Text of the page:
In 1924, May L. Cheney, who organized a teacher placement office at the University of California, Berkeley, helped form the National Association of Appointment Secretaries (NAAS). That year, NAAS met for the first time and came as guests of the National Association of Deans of Women (NADW) to a convention sponsored by the Department Superintendence of the National Education Association. In 1929, forty-six NAAS members registered for the Sixth Annual Convention. NAAS became the National Association of Personnel and Placement Officers (NAPPO). The name American College Personnel Association (ACPA) was adopted in 1931. Association communication consisted of one mailed newsletter, the Personnel-O-Gram (P-O-G). In 1937, the Student Personnel Point of View[44] statement was developed by leaders of the American Council on Education (ACE) and ACPA.

The Student Personnel Points of View,[45] written in 1937 and 1949, further developed the area of student affairs.

In the 1960s the student development movement, the study of the student as a whole - physical, mental and emotional, was introduced.

In the 1970s the landscape of student affairs began to change when the voting age was lowered and 18-year-olds were granted adult status in the eyes of the law. [46][47][48]

In the United States as early as 1992, student affairs began to see a change in the reporting structure.[49] Chief student affairs officers began to shift to the provost, the chief academic officer.

Student affairs at community college[edit]

The work of student affairs is critical across all institutional types, but essential at a community college, an open access to institution. While enrollment at community colleges are holding steady across the country, the students within this population require more assistance, both in and out of the classroom.[50]

Student affairs professionals[edit]

Student Affairs professionals are individuals who serve in a supportive capacity and provide a variety of supports and services within Higher Education.[51]

Roles range from service providers to senior leadership. Staff have diverse backgrounds and programs of study, bringing a wealth of knowledge and research aimed at best supporting students in their development during the course of their studies. Relying on current student development theories, they support the whole student (physical, emotional, and mental health). Challenges in meeting this goal include budget cuts, emotional strain, crisis-related issues, feeling devalued, and having to do more with less.[52]

Student Affairs professionals are often the first point of contact for students in crisis situations, which may include sexual violence, suicidal ideation, severe mental health episodes, hate crimes/discrimination.[53] As first responders[54] with exposure to traumatic information, they may be prone to occupational burnout and compassion fatigue.[55]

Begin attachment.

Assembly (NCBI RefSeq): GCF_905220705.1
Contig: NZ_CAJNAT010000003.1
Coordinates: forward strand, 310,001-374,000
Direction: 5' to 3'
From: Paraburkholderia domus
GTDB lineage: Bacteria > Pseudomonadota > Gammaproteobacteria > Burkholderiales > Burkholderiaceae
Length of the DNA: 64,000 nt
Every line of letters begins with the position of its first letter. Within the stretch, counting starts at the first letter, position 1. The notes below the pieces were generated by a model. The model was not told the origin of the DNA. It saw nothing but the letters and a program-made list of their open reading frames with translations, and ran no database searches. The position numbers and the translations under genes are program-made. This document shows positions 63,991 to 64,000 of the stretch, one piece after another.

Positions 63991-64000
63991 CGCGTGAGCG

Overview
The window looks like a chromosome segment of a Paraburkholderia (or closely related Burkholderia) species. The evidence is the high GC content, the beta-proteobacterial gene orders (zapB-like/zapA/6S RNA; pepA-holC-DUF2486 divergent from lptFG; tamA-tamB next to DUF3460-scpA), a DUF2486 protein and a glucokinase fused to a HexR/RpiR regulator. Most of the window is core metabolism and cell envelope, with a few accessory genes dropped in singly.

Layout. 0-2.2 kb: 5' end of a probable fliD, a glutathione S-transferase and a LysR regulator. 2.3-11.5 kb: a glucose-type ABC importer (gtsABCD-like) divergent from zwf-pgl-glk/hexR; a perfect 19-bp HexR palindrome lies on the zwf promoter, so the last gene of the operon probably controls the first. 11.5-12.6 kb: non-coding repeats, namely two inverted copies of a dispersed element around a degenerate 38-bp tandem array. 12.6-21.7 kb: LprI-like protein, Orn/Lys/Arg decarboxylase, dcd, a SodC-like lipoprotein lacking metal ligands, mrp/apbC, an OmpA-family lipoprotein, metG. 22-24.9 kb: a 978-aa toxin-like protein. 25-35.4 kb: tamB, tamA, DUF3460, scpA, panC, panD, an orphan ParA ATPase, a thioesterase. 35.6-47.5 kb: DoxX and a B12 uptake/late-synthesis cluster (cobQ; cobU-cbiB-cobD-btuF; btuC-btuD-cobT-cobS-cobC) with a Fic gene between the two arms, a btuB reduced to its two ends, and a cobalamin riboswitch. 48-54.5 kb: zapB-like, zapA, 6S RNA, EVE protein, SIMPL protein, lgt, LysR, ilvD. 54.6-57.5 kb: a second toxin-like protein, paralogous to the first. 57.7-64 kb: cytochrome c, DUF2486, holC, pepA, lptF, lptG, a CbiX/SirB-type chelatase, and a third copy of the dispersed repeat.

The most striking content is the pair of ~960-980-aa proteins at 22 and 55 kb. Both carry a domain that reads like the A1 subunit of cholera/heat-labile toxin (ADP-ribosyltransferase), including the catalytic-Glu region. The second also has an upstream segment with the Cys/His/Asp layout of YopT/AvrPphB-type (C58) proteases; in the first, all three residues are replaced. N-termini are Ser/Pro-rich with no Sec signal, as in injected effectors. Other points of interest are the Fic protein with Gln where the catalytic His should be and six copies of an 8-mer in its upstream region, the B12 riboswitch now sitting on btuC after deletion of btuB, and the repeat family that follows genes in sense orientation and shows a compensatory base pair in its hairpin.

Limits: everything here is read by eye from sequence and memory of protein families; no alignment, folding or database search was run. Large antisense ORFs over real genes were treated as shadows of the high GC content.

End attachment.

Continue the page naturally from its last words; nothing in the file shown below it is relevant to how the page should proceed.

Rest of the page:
Preparation for student affairs[edit]

Some student affairs practitioners and college student personnel have completed graduate work with a complementary assistantship. An assistantship can be an entry-level position, but is usually a part-time paraprofessional position with compensation including tuition waiver, professional development and a stipend. These are sometimes called graduate assistant positions. The graduate program is usually two academic years of full-time study with opportunities for internship and abroad opportunities. Universities offer graduate programs sometimes called College Student Personnel, Higher Education Student Affairs, or Educational Leadership which lead to a Master of Education (M.Ed) or Master of Arts (M.A) degree, or Master of Science (M.S.) degree. Doctoral programs also exist for student affairs professionals, leading to an Ed.D. or Ph.D..[56][57]

Student Affairs Personnel or College Student Personnel (CSP) graduate programs may include classes in psychology, business, law, communication, inter and intra-personal counseling, higher education, and group dynamics. These help to form a foundation for creating relationships with students, faculty, staff and parents. CSP programs tend to be found in departments of leadership, counseling, psychology and education. Traditionally these programs have an emphasis in administration, student development theory or counseling. [58][59]

Developmental theories used in college student personnel programs include

  • Chickering's Seven Vectors
  • Astin's Theory of Involvement
  • Komives, Owen, Longerbeam, Mainella and Osteen's Leadership Identity Development
  • Gilligan's Theory of Moral Development
  • Erikson's Developmental Theory of Gay Development
  • Maslow's Hierarchy of Needs
  • Piaget's Theory of Cognitive Development
  • Erikson's Theory of Human Development
  • Tinto's Model of Student Retention

There are also many other ways to learn more about and prepare for a position in student affairs. This can include completing certificates, reading prominent journals, volunteering or attending conferences for student affairs organizations (such as CACUSS or other professional organizations as listed below), and networking with student affairs professionals in the areas that you may want to work in.

For Canadians looking to enter student affairs, some useful certificates to attain can include SafeTalk training,[60] Applied Suicide Intervention Skills Training (ASIST),[61] Mental Health First Aid training,[62] and Standard First Aid training.

Areas[edit]

The functional areas of student affairs and services are considered by several professional associations including: ACPA,[63] CAS,[64] CACUSS,[65] and NASPA.[66] Growing research in the field of student affairs and services contributes to our understanding of how these functional areas are organized and operationalized.[67] The composition and structure of these functional areas differs across various institutions, and continues to be shaped as new information is gathered pertaining to the needs of students in post-secondary education.[68]